Here in the contiguous United States, we’ve cut down more than 90 percent of our ancient forests since the 1600s, and the remaining ones that are not protected as Wilderness are once again under siege. I’ll jump right to the most pertinent  part of the Washington Post review, written by Andrea Wulf (author of  The Invention of Nature: Alexander von Humboldt’s New World.)

“Wohlleben is a passionate advocate for ancient forests because what he describes does not work in plantations, where trees start life with damaged root systems (“the brain-like structures are cut off”) and without “learning” from the older generation. They are “loners,” as opposed to the social beings in undisturbed forests.”

For those of us proud tree huggers, we’re not surprised. Spend enough time in wild forests and you know even without the science. When I lean in close to inhale the scent of vanilla in the sunshine emanating from a great ponderosa pine, I know.  I sense the connection of one tree to another and to an intact grove. When I lie down on the ground on my back and look up at dizzying tall trunk and sparkling needles in the sun, I know.  But that’s not enough.

My friend Sandra touches an ancient ponderosa pine.

Kudos to the scientists for their continued, dedicated work that demonstrates the complexity of roots hosting fungal networks that send out electrical impulses and chemical signals alerting neighbor trees of insect attack. That’s one fact among many to prove the value of undisturbed forests with their underground, unseen  networks, along with their visible trunks, limbs, canopies and more that all contribute to tree talk and tree wisdom.

Kudos to the author Peter Wohlleben for taking the bold step to be anthropomorphic. He’s earned the right with all the gathered science.The reviewer Andrea Wulf admits she’s not a fan of humanizing nature with phrases like trees “nursing their babies” or having a “long leisurely breakfast in the sun,” but in this case she gives him the nod, because everything he writes is backed by science and he’s taking the complex biology and making it understandable to millions of people. She goes on to say, “And frankly, right now, nature needs every little help there is.”

unknownMy favorite Dr. Seuss book, not surprisingly, is “The Lorax,” with its famous line-“I am the Lorax. I speak for the trees. I speak for the trees, for the trees have no tongues.”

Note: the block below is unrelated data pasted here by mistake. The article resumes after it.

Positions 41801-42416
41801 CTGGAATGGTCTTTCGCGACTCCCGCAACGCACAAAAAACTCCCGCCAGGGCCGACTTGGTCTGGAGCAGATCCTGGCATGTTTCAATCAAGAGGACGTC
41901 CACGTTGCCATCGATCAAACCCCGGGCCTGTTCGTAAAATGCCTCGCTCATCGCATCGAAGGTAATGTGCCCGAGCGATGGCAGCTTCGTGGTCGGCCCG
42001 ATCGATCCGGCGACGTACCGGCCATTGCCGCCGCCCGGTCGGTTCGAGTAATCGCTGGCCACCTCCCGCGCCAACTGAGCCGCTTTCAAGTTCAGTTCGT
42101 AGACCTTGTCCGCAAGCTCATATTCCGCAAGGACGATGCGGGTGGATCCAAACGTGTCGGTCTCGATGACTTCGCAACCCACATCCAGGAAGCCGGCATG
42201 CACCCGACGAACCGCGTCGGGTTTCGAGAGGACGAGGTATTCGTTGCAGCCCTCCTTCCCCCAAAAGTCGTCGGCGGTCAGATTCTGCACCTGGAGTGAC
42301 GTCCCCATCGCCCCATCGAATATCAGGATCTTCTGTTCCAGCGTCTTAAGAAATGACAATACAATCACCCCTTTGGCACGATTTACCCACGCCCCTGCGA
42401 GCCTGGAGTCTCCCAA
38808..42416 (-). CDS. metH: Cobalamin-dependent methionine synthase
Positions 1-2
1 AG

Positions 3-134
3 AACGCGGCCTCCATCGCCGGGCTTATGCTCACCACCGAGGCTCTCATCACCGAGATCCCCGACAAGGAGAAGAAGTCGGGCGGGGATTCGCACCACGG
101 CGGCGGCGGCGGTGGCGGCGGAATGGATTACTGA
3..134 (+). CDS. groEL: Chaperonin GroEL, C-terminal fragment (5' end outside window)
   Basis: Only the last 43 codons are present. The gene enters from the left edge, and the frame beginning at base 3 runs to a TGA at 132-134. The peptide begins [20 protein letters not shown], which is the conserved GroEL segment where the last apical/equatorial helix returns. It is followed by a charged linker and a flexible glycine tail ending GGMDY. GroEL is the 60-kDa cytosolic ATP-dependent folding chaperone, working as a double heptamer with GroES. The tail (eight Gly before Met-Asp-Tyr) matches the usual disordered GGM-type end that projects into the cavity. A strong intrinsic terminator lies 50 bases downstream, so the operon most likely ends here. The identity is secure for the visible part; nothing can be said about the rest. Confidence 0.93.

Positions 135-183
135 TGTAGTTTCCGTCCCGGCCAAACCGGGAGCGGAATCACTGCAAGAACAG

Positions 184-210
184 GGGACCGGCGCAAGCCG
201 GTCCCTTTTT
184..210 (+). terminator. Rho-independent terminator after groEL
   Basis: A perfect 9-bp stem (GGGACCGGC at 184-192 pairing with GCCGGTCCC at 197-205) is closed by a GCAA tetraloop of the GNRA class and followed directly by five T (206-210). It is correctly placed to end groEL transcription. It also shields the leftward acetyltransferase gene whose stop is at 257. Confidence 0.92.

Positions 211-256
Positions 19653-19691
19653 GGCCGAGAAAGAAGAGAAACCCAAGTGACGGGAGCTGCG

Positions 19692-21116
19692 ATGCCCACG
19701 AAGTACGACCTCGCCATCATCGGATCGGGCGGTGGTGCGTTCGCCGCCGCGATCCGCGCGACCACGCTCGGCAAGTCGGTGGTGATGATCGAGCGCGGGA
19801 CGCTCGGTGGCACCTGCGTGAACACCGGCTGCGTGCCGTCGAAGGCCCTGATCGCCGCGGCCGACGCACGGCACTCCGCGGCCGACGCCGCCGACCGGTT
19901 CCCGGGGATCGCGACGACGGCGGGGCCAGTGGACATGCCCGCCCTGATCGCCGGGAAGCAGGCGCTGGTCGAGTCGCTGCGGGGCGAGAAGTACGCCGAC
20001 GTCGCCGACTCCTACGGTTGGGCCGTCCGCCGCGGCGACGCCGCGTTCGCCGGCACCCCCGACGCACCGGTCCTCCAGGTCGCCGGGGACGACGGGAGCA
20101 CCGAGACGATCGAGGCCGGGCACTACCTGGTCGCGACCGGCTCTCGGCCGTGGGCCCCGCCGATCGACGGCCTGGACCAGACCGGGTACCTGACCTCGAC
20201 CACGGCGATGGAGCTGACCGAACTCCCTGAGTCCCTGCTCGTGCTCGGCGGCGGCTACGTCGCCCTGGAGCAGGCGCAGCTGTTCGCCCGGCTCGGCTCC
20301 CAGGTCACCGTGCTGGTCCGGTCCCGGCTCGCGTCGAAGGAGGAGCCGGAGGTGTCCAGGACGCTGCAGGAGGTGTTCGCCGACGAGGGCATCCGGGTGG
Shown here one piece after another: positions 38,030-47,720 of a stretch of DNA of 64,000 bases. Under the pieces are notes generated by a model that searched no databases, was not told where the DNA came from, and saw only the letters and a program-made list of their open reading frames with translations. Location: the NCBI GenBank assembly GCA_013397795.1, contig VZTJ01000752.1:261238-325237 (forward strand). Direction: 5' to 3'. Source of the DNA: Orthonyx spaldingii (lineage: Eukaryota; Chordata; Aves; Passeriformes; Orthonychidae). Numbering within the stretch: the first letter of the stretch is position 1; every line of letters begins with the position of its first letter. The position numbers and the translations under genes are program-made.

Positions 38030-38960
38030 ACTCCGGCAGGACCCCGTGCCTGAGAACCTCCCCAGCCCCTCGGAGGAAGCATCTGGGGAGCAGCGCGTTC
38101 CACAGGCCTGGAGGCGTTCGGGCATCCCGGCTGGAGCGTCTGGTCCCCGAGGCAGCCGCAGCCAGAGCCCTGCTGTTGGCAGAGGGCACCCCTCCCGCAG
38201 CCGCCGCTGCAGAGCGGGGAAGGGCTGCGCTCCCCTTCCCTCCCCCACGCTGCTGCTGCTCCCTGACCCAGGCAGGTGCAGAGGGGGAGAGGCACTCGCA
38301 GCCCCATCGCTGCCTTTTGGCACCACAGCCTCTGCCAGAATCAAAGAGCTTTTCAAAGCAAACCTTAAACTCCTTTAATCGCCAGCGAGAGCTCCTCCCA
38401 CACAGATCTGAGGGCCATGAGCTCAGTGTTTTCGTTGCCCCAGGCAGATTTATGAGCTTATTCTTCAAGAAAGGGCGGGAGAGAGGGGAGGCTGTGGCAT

Thank you, Mr. Wohlleben, for speaking for the trees. They know when we are listening to them. I believe they know when we save them. I’m renewed in my determination to do what I can to keep our wild forests wild, our roadless areas unroaded, and our ancient groves of trees still able to talk to each other and to us.

It’s time for another great dose of humility.  We need to tell agencies that manage our precious public lands –like the U.S. Forest Service–to stop logging our ancient trees, and start learning from intact forests.  We need to elect a President and a Congress that is willing to protect roadless areas permanently as Wilderness.  At the local level, there’s so much we can do. Take time to share your joy of trees with a child, to climb a tree, to write a letter, join a campaign, donate to a local conservation group, or initiate a neighborhood effort to save one patch of woods.

51mrbopjg8l-_ac_us320_ql65_If you want to know how to save forests, I’ll give one more plug to the best book on activism I know- Fight & Win, Brock Evans’s Strategies for the New Eco-Warrior, which garnered the grand prize award in the Northwest Book Festival of 2015.

As this gray day brightens with the gold of autumn leaves, I’m fortunate to have a chance to spend the day with Brock Evans and other wonderful conservationists on the Board of Directors of Hells Canyon Preservation Council. I’m ready to roll up my sleeves and follow the advice of The Lorax:

“Unless someone like you cares a whole awful lot, nothing is going to get better, it’s not.”


Brock treehugger